Vancouver & Victoria: Where and When to Go

Cyclists sit resting on the shore beneath a tree with fall foliage.

Cyclists rest under a tree in beautiful Stanley Park. Photo © Matt Trapp/123rf.

Where to Go

Vancouver

Dramatic snowcapped mountains rise high above a modern city clinging to the coastline. A downtown core of century-old buildings and steel-and-glass skyscrapers overlook busy waterways. Sandy beaches and rocky shorelines fringe manicured suburbs. Magnificent old-growth forests and brilliant flower gardens overflow with color. And residents in love with the outdoors eagerly take advantage of its magnificent natural surroundings.

Whistler

It’s hard to believe that just a few decades ago, this valley was an almost-forgotten ski area with a couple of lifts and a smattering of rustic holiday homes. Today the newly upgraded Sea to Sky Highway leads to a hip, outdoorsy resort town of epic proportions. Chairlifts and gondolas span two mountains, opening up more terrain than any other alpine resort in North America.

Victoria

The elegant capital of British Columbia couldn’t be more different from its much larger neighbor, Vancouver. Well-preserved buildings line the streets. Totem poles sprout from shady parks. Restored historical areas house trendy shops, offices, and exotic restaurants. Meanwhile double-decker buses and horse-drawn carriages compete for the tourist summer trade.

Vancouver Island

Wherever you travel on this 450-kilometer- long (280-mile) island, the emphasis is on outdoor recreation. A large swath of old-growth forest along the west coast is protected as national park land while local beaches provide surfers with some of Canada’s finest waves. Other experiences range from one of the world’s great long-distance coastal hikes to sea kayaking through a protected archipelago.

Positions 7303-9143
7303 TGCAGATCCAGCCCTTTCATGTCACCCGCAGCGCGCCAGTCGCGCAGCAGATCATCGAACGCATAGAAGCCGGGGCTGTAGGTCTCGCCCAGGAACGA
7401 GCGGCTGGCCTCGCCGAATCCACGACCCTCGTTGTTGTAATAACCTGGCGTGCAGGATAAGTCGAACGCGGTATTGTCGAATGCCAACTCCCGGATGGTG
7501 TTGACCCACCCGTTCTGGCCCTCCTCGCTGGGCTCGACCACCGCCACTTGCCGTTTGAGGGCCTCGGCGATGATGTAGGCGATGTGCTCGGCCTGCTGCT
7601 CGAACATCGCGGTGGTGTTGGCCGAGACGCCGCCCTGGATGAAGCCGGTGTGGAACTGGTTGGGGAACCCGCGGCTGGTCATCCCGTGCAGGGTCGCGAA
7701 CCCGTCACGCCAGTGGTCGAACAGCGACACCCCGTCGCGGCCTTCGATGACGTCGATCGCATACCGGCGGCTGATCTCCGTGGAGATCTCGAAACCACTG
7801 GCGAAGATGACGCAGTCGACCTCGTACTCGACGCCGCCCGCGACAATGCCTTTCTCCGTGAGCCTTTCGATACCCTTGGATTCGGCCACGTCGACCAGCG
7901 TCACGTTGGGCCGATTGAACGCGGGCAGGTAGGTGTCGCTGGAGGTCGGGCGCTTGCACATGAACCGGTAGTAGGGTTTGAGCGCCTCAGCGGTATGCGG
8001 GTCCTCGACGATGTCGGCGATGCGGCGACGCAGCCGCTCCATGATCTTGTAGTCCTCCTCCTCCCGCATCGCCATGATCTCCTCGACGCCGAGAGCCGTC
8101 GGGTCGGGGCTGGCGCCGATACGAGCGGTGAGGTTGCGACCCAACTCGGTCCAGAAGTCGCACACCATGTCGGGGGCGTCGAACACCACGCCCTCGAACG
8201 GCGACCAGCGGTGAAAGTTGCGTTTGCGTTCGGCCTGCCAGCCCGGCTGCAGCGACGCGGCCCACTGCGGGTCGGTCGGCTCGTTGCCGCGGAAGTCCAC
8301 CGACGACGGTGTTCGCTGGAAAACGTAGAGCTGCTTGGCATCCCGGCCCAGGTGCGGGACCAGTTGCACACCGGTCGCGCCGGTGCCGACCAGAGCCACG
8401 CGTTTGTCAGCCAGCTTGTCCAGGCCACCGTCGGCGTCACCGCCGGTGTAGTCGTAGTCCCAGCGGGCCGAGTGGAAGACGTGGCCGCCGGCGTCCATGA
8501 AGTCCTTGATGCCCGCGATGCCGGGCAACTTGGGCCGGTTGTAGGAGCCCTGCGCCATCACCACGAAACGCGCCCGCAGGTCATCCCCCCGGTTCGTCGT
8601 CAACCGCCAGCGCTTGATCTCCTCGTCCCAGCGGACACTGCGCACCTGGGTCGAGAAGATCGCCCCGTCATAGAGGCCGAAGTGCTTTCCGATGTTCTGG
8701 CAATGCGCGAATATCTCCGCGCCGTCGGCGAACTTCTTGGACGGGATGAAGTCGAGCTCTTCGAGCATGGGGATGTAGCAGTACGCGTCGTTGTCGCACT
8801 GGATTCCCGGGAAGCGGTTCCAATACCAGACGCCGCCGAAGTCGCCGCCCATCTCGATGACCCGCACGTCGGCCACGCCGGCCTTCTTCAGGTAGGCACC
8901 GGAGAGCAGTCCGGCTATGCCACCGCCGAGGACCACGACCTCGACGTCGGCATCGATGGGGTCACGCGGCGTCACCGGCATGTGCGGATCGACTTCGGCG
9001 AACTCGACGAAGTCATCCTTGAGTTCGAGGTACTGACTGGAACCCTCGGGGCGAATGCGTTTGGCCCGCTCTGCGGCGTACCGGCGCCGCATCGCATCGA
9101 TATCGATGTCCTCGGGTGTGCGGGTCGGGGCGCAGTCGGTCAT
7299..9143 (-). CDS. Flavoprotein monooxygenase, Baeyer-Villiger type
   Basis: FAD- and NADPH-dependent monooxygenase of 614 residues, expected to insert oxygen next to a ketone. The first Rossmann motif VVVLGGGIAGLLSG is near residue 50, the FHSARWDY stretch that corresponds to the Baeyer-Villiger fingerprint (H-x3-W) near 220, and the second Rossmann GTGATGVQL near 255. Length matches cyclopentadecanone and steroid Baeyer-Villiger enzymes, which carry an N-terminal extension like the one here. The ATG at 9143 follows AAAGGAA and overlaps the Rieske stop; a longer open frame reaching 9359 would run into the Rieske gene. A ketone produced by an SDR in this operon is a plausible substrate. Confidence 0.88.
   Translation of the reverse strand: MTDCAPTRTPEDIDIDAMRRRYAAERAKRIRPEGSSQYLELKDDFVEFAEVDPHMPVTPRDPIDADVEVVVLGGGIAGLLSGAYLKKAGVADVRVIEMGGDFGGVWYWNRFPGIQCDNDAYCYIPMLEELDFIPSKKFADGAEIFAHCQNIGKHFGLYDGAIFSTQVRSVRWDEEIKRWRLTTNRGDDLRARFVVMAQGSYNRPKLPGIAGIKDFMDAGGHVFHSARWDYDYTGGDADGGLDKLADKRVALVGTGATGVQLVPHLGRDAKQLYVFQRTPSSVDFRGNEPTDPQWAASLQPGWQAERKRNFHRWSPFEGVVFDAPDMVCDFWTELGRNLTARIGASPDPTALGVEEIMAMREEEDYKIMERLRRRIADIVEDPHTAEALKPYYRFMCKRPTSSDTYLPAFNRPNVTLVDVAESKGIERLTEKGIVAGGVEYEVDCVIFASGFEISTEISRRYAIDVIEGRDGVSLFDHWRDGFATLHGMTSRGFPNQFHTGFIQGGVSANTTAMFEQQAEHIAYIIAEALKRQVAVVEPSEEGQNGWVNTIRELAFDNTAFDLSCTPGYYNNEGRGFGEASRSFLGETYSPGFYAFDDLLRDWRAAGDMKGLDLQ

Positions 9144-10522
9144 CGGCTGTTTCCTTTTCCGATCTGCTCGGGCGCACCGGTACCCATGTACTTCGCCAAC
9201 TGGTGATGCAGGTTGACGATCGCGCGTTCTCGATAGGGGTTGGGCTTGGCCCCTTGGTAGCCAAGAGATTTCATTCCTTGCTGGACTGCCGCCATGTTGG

When to Go

High season is from mid-June to early September. Tourist attractions and hotels are busiest during July and August. During the shoulder seasons, May to mid- June and September, crowds thin out and accommodations reduce rates. The rest of the year is the low season: tourist numbers dwindle, attractions shorten their hours, and lodging prices drastically decrease. In the ski town of Whistler the seasons are reversed: winter (December through April) is high season.

My favorite time to visit is during April and May. Days are long and warm enough to enjoy the outdoors, but crowds are at a minimum, and lodging rates are lower. The roses at Butchart Gardens don’t flower until July, but I can live without that.

Vancouver and Victoria can be visited year-round, with some outdoor activities possible in the dead of winter in Victoria, such as golfing, biking, and walking. Winter also brings snow to the mountains, which means skiing and snowboarding at nearby resorts.


Before You Go

Passports and Visas

To enter Canada, a passport, passport card, or NEXUS card is required by citizens and permanent residents of the United States. For further information, see the website travel.state.gov. For current entry requirements to Canada, check the Citizenship and Immigration Canada website. All other foreign visitors must have a valid passport and may need a visa or visitors permit depending on their country of residence and the vagaries of international politics. Visas are not required for citizens of the United States, the British Commonwealth, or Western Europe. The entry permit is for six months. You may be asked to show onward tickets or proof of sufficient funds for your stay.

Transportation

Visitors have the option of arriving by road, rail, ferry, or air. The main gateway city for flights is Vancouver. Although Vancouver has an excellent public transit system, including rail service linking the airport to downtown, driving is the best way to get around Vancouver Island.


Excerpted from the First Edition of Moon Vancouver & Victoria.

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